Life After Divorce: “I Felt Like I Was Coming Out of This Cocoon”

Meet member Meighan Merono.

Welcome to our Member Profiles series. We’re highlighting women who come to The Assembly to collaborate, sweat, and engage. 

Destiny brought Meighan Merono to The Assembly — or at least a cold did. “I was in the doctor’s office for a sinus infection, and my daughter picked up a magazine,” she told me as we sipped green tea in the clubhouse recently. “It fell open to an article about The Assembly.”

Following a tough year that included a divorce, Meighan had been looking for a community space for women in the city. But she couldn’t find one that felt welcoming to her. “A lot of of the clubs seemed more society. Or, your mother or grandmother had to be a member. I was looking for a place to meet other people and connect. I wanted a place to go. A safe space.” Inspired by the article, she came to have a look at The Assembly and thought: this is perfect.

I got divorced at the end of 2017. For 2018, I thought: OK, what does this next phase of my life look like?

Before Meighan joined The Assembly in March 2018, she was working two days a week from her kitchen table. Today, the clubhouse gets her out of her place on work from home days. But it’s also much more than a beautiful workspace. It represents a fresh start. “This year has been transformative because I got divorced at the end of 2017,” she told me. “For 2018, I thought: OK, what does this next phase of my life look like?” To help answer that big question, she asked herself a series of smaller ones, like: How do I take care of myself. How do I reconnect? “I felt like I was coming out of this cocoon,” she explained.

Today Meighan, a working mother of a fourth grader and kindergartener, puts all the pieces together at The Assembly. “I’m at the point now that whenever I come here I see a familiar face,” she told me, adding: “I’ll strike up a conversation with someone. I get that real social connection with people.”

Women hear a lot about self care these days, but it can be hard to define. Is it something easy like getting a medi-pedi, or more serious, like ending a bad relationship? Thanks to The Assembly, Meighan has a framework to define what self care means for her. To turn it into something tangible. “The Assembly forced me to make time for myself,” she told me. “Today, I’m working, for example, but I wanted to take a workout class. So I had my calls scheduled around that time. It helps me build in time for myself.”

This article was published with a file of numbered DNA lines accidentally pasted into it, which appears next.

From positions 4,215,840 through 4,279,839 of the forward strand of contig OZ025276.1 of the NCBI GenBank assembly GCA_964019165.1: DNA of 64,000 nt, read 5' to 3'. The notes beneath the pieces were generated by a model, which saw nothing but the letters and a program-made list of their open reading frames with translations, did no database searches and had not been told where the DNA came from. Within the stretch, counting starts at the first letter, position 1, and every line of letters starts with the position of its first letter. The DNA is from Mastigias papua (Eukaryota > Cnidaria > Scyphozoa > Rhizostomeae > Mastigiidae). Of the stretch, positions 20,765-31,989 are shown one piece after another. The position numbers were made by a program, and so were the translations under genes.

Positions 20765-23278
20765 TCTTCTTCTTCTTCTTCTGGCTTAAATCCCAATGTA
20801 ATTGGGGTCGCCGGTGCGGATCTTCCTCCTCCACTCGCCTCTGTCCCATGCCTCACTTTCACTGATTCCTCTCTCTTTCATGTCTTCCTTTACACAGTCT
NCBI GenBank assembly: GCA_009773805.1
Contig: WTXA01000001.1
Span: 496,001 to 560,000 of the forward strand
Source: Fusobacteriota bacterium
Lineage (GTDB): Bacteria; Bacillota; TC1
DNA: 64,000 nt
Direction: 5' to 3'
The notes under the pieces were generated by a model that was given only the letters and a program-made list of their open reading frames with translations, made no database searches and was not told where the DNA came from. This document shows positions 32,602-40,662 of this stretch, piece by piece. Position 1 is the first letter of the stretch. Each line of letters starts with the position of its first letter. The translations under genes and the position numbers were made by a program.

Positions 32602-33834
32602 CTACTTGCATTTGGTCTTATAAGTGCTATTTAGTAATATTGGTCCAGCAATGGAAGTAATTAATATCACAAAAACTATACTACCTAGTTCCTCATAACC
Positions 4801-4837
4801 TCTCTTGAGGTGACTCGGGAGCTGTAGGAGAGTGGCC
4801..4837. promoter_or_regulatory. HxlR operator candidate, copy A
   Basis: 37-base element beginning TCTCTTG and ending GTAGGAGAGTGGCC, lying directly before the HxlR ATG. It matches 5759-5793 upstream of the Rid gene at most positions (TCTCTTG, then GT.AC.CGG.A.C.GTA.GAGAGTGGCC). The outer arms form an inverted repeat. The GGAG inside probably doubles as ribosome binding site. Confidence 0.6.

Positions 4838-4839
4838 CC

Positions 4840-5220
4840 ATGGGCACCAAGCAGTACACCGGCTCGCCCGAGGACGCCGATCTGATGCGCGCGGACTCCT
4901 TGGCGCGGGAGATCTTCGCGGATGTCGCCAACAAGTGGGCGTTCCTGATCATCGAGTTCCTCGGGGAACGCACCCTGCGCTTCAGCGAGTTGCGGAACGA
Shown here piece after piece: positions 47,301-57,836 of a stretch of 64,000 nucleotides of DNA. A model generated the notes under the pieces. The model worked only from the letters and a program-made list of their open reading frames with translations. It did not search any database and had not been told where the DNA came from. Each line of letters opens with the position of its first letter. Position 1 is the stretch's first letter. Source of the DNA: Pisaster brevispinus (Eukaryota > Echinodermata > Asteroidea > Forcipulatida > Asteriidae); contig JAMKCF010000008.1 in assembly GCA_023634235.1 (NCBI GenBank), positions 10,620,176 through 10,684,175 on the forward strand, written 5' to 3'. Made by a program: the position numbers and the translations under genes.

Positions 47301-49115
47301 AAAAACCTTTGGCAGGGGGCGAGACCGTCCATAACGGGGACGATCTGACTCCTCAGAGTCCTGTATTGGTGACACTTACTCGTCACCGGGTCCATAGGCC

Building New Relationships

This year, Meighan is also building a new support network. For example, she has connected with other mothers during the monthly mothers breakfast. “I love it because women aren’t just talking about their kids. They’re talking about themselves and their experiences,” she said. When parenting does come up, Meighan appreciates the fresh perspective: “It’s so cool for me to meet women who really expect their husband to do half the work,” she said. “I came up with the idea of the superwoman. I can do it all. I can wake up in the middle of the night, then go to work. It was the approach en vogue when I came to motherhood,” she recounted. “I’m really encouraged to see women today taking a different approach.”

I came up with the idea of the superwoman. I can do it all. It was the approach en vogue when I came to motherhood.

Meighan is seeing the positive change she was hoping for. “In my experience, when you’re in a bad marriage it’s an isolating experience. You have the shame of it. You don’t want anyone to know about it. You think you’re the only person that’s going through this,” she explained. Thanks to the women she’s met at the Assembly, she doesn’t feel alone. “One member even connected me to a group of divorced women supporting each other,” she said.

Whether it’s a workshop or the mothers breakfast, Meighan uses this space for personal and professional growth. “Whatever I can absorb out of this space will help me in the next iteration of my career if I decide to go in a different direction,” she explained. Overall, she’s expanding her sense of community. “I’ve met some great women who aren’t moms. I just went out to dinner with someone last week,” Meighan said. “We met at one of the member events they have the first week of the month.”

When I asked Meighan to sum up what she loves about being a member, she said: “I always have a place to go.”

If you’d like to connect with Meighan, say hi at the next mothers breakfast or when you see her around in the in the Clubhouse!

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